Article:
With our recent winter storm, we are sure to see that ugly, white coating of salt on the roads, walks, cars, even in the air we breathe. Safety first, of course, but all that salt has many gardeners wondering what they can do to protect their gardens from winter salt damage.
Salt damage is a real concern, especially if your garden is adjacent to, or close to, a drive, walk, or the road. The city is apt to err on the side of caution and put down more salt than less to ensure the safety of travelers. Doing so can result in excess amounts of salt in your gardens, and over time that can spell trouble. According to Laura Jull of the University of Wisconsin, Cooperative Extension, the build-up, over time, of sodium from road salt (NaCl) in the soil destroys soil structure, raises soil pH, reduces water infiltration and soil aeration, and eventually leads to increased soil compaction, erosion, and water runoff.
(Above: A dry creek bed directs excess water away from the garden. It can be placed in a low spot in the yard, as a pure decorative element, or near the road to create a salt buffer.)
So what can you do?
Create a Buffer Zone: The garden doesn’t have to abut the road. Gardens along a road risk car and foot traffic, dog damage, and the accumulation of winter salt. One option is to create a dry creek bed running along the road. Now plows, should they weave a bit off coarse, move rocks, not your garden. We can add larger rocks and small boulders for visual interest, and plant a garden starting on the home side of the decorative rock arrangement.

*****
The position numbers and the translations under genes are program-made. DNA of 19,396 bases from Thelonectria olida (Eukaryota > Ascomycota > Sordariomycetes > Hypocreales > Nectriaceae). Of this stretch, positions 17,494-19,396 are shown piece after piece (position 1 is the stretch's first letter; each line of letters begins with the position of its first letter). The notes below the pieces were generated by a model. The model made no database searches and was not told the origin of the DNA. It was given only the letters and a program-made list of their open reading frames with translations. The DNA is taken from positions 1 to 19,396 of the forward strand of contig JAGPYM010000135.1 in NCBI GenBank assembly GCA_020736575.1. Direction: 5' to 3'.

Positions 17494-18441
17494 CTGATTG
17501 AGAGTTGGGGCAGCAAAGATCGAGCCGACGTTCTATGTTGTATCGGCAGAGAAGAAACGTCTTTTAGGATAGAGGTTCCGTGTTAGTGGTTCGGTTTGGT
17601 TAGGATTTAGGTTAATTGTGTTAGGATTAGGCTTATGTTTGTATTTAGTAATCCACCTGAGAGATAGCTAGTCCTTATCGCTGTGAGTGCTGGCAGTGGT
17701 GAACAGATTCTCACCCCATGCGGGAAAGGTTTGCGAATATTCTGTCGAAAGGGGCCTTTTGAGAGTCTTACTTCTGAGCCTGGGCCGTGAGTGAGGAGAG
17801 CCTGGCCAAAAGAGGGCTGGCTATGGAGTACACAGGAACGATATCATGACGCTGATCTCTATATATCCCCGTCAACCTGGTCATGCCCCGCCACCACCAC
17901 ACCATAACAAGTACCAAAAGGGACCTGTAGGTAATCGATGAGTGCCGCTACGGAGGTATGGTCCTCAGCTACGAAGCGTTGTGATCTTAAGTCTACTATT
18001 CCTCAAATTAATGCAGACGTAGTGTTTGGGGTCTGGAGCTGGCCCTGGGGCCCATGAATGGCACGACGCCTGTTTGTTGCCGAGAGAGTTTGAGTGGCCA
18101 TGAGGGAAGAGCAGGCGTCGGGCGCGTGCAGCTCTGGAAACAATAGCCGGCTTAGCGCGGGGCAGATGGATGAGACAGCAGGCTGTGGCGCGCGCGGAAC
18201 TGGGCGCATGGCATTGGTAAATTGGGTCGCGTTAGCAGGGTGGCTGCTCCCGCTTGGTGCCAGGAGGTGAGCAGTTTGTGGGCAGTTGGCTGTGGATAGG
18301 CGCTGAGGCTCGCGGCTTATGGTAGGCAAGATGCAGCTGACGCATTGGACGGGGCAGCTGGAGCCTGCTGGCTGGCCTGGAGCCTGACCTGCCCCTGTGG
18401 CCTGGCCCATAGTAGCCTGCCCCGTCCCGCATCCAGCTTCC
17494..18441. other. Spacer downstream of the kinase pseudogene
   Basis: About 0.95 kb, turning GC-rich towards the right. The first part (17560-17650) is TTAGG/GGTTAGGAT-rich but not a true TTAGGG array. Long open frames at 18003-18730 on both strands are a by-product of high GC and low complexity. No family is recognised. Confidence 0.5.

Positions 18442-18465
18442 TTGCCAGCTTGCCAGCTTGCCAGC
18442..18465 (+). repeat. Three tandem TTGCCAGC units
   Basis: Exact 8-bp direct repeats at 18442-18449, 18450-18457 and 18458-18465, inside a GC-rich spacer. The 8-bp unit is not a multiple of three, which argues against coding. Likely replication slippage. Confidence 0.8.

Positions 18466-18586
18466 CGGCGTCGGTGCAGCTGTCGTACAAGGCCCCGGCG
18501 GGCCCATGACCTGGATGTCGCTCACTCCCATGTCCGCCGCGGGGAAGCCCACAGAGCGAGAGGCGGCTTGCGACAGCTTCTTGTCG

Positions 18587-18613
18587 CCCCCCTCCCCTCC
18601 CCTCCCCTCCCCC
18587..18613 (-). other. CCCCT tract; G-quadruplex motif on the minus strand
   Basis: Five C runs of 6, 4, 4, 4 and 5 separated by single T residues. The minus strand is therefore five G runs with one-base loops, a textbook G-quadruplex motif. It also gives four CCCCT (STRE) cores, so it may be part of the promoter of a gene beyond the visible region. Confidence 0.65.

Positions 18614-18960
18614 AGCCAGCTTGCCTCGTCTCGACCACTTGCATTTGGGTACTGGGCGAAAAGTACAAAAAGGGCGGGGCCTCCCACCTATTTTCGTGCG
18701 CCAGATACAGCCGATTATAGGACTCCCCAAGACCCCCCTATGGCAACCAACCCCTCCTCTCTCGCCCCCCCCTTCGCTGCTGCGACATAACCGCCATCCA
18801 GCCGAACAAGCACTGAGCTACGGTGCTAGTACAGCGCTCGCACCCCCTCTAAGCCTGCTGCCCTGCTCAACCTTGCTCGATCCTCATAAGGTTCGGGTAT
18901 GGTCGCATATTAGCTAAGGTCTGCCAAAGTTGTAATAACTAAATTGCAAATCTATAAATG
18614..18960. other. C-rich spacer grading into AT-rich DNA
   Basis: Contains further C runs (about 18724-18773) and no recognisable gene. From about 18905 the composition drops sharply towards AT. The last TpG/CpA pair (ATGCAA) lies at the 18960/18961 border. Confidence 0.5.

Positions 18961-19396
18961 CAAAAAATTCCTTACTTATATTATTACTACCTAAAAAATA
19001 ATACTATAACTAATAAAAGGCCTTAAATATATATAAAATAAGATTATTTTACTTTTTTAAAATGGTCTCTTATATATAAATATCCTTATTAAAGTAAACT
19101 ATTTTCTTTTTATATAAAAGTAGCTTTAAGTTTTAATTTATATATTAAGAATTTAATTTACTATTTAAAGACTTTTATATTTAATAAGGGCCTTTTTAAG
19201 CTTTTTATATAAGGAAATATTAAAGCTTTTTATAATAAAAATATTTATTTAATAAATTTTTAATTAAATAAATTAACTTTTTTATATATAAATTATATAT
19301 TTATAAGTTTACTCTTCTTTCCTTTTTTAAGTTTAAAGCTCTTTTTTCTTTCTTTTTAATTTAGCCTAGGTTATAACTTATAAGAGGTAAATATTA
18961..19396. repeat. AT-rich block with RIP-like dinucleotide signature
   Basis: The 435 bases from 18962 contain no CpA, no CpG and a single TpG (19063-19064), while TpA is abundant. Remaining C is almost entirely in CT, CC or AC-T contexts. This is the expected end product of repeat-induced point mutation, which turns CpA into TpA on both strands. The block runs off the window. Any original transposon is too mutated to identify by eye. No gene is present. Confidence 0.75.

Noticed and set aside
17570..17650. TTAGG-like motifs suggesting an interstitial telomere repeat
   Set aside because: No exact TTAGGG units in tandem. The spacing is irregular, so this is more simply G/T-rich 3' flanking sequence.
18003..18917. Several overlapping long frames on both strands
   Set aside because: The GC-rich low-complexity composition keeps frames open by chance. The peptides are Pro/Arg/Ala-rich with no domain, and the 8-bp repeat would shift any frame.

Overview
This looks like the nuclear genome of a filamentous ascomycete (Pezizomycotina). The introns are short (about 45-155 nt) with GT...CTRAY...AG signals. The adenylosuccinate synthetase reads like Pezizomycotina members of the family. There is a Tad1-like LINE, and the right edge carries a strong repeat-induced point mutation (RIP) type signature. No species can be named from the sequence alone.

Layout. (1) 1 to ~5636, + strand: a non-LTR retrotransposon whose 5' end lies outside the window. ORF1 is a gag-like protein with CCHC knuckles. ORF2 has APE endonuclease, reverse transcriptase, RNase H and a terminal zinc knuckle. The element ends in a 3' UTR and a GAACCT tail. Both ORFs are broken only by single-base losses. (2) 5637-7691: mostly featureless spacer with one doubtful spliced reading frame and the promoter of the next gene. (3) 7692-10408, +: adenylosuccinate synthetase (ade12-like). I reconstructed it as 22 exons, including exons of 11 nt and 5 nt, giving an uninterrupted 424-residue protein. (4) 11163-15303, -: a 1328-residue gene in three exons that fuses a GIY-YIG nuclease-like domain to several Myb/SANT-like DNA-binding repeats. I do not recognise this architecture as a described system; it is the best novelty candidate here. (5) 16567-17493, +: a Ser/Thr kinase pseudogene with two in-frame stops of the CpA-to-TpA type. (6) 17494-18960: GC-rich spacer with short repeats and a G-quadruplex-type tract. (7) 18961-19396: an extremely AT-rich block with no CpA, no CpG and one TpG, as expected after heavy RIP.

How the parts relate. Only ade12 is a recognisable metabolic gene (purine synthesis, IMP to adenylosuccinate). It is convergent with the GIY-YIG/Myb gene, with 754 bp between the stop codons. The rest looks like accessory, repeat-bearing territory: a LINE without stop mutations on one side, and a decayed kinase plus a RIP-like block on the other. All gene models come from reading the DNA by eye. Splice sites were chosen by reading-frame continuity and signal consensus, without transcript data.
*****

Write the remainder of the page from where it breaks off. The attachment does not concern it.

Create Good Drainage: Salty water should not be allowed to puddle in the lawn or garden. Proper drainage draws the salt infused water away from desirable plants and the lawn.
Plant Selection: Many salt tolerant plants are also on our favorite pollinator plant list. Good news: it’s a long list of plants which can tolerate road salt. Your garden designer will select plants that will do well with salt exposure while enhancing your new landscape design. A few possible contenders include:
Asclepia tuerosa, Anemonastrum canadense, Baptisia, Rudbeckias, Solidegoes, and grasses such as sideoats grama, Karl Foerster, and Little Bluestem.
If your landscape is exposed to a lot of street salt, call us and we will devise a landscape plan that tolerates salt beautifully.
(Above: Sideoats gama and Little Bluestem handle salt well as does Asclepias with its oragne blooms.)